Extradition Case Law Update – June 2011
Italy v. Merico (unreported) – 29th June 2011
In 1997, the Respondent (M) was convicted of drug trafficking and sentenced to 6 years imprisonment. M served 2 years of her sentence before being released and leaving Italy for the UK. The District Judge refused to order her extradition on the basis that it would be oppressive due to the passage of time. The Italian Judicial Authority appealed the District Judge’s decision to discharge the Respondent.
HELD: Appeal dismissed. The District Judge was entitled to find that the passage of 12 years rendered the Respondent’s extradition oppressive. Taken together the fact that: the offences were committed a long time ago; M had been released 12 years ago having served 2 years imprisonment; had travelled and lived openly in the UK; had not committed any further offences and was a parent and caring for her terminally ill mother meant that in all the circumstances, extradition would be oppressive.
Halligen v. Secretary of State for the Home Department  EWHC 1584 (Admin) – 21st June 2011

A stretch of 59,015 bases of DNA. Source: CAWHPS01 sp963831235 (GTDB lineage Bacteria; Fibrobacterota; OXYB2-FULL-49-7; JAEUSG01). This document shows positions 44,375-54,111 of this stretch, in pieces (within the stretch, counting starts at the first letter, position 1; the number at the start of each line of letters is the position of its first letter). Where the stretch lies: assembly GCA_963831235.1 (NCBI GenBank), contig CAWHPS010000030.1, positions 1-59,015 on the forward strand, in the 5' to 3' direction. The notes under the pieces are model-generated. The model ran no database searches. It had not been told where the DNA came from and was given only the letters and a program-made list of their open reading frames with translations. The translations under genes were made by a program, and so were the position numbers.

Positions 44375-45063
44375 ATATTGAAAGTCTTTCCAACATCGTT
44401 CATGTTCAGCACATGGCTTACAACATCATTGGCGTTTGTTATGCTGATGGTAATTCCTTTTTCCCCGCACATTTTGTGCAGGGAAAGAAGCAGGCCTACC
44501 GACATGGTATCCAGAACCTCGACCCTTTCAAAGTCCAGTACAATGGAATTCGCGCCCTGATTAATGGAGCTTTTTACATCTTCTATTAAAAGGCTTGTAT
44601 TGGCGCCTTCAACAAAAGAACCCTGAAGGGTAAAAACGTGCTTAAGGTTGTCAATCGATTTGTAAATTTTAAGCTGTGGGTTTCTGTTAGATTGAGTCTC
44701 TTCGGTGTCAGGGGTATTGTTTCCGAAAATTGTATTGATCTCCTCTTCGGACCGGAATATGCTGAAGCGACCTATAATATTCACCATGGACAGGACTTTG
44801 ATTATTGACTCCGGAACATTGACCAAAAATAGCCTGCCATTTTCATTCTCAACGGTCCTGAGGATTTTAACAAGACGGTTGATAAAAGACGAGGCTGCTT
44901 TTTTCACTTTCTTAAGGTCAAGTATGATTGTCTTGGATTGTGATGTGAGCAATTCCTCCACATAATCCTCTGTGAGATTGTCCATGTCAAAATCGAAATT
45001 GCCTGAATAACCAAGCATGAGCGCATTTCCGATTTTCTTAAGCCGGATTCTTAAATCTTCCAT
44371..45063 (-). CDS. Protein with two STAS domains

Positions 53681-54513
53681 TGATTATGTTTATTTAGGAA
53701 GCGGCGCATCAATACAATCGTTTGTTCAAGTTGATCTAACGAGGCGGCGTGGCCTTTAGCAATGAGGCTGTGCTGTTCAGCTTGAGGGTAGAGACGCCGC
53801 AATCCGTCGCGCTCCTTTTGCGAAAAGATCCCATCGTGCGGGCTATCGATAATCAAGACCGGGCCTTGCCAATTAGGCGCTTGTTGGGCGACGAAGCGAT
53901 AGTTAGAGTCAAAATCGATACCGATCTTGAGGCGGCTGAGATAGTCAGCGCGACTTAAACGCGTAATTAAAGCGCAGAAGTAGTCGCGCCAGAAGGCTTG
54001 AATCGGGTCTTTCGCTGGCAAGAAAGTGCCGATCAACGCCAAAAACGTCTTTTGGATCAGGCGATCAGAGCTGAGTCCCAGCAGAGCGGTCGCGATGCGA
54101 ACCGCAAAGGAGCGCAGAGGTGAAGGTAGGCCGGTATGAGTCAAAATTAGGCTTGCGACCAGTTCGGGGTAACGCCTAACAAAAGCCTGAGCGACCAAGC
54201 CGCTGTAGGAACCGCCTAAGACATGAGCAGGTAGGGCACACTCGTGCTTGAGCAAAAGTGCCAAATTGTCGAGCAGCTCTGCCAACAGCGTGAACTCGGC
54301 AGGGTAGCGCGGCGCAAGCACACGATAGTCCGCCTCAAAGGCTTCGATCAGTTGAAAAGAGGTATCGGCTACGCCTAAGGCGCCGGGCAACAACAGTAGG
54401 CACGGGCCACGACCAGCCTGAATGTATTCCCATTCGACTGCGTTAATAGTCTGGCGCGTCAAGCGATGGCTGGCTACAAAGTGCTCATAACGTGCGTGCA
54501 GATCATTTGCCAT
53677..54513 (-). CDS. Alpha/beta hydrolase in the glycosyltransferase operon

HELD: Appeal dismissed. A letter, received by the Respondent from the Appellant declaring his intention to appeal the District Judge’s decision to order his extradition, did not amount to notice of appeal.
Rzeczkowski v. Provincial Court in Warsaw, Poland  EWHC 1698 (Admin) – 21st June 2011
In 1996, the Appellant (R) was convicted of attempted robbery and sentenced to 5 years imprisonment. He was released on compassionate grounds in 1998. Following his release he was entitled to apply annually for his release to continue. If he applied successfully in three consecutive years, the release would become absolute. He failed to make the third application and moved to the UK.The District Judge did not accept that extradition would breach R’s Article 8 rights.
HELD: Appeal dismissed. This was a borderline case but notwithstanding the fact that: the Respondent took a very long time to pursue R; the offence was very old and that R had served 2 years of the sentence imposed, it was significant that R had chosen to absent himself from Poland and not behaved as a perfect citizen in the UK. The District Judge was right, in all the circumstances, to find that the very high threshold set in Norris had not been reached and extradition was compatible with Article 8 Convention rights.